Ewart Grogan, a 24-year-old Cambridge University student, took a break from his studies early in 1898 and left England on a walking holiday. But this was no ordinary holiday. He didn’t return untile almost two years later. Grogan wanted to do something really amazing to impress the father of his fiancee, Gertrude. He planned to ealk all the way through Africa, from south to north, with his friend Arthur Sharp.
Other famous explorers in Africa used guns and violence on local people. Grogan carried his white umbrella and a charming smile. He and his small group paid for the food they ate with gifts, and they only on one or two occasions. At the Dinka swampland in South Sudan, his friend Sharp turned back. He thought it was impossibile to get through 650 kilometres of thick vegetarian and unknown danger. But Grogan continued.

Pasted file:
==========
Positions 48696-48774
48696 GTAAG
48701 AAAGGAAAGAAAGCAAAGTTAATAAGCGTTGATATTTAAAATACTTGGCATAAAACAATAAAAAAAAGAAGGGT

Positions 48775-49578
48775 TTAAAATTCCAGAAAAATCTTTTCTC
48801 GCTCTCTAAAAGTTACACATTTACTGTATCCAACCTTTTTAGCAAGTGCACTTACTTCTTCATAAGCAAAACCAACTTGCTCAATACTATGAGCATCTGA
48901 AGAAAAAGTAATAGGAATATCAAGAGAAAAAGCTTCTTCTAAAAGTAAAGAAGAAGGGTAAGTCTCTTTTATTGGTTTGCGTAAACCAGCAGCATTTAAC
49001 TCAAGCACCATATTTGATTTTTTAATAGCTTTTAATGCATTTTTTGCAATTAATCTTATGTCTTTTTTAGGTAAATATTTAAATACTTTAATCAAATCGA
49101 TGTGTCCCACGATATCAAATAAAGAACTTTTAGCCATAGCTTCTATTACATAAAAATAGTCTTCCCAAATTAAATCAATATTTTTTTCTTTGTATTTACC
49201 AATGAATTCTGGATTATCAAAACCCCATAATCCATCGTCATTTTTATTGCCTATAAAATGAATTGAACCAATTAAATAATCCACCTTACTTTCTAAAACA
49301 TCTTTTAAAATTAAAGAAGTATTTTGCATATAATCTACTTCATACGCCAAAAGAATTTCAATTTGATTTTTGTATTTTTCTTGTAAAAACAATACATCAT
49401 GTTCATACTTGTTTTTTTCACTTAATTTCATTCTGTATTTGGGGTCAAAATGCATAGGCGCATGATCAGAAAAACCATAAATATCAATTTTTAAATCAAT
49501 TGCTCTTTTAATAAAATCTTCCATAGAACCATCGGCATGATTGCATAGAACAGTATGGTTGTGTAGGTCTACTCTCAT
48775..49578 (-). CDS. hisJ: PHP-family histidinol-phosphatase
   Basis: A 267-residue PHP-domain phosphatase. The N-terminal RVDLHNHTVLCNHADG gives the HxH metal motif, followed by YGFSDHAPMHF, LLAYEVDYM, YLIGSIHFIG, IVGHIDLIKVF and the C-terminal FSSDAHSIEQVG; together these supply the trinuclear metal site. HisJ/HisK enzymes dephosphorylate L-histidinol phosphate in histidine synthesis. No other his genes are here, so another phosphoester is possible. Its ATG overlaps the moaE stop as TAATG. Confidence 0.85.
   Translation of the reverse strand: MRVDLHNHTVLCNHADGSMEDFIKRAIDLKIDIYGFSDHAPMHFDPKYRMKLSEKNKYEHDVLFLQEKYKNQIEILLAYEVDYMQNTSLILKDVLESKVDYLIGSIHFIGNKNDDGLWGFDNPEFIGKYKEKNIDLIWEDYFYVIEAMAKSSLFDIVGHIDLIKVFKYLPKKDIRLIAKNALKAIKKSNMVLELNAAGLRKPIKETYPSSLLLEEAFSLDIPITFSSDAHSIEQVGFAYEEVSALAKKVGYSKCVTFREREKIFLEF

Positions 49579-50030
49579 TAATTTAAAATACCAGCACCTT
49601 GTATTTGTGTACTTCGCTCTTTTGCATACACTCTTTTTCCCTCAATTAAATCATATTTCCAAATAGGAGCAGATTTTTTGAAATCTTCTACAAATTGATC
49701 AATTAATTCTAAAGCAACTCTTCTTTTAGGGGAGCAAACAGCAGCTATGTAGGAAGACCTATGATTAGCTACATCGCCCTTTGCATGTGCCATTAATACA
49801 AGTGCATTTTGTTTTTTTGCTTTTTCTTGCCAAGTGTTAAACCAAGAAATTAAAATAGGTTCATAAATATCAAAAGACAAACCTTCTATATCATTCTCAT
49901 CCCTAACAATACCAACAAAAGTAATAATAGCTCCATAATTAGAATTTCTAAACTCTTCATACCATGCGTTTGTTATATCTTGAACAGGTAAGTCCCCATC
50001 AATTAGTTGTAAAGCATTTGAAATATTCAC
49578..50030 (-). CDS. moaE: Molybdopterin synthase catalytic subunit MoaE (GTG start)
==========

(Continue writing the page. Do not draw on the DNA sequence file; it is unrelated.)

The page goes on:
Sharp was almost correct. There were no maps – all Grogan had was a compass to tell him which way was north. He became very ill from mosquito bites and some of his men died from fever. Finally, with the help of the Dinka people (who are often two metres tall), and twenty months and eleven thousand kilometres after leaving Cape Town in South Africa, Grogan walked on into Cairo, Egypt.
Back in England, Grogan married Gertrude and returned to Africa to do many more remarkable things. He even became the first person to fly from Cairo to Cape Town – his return trip.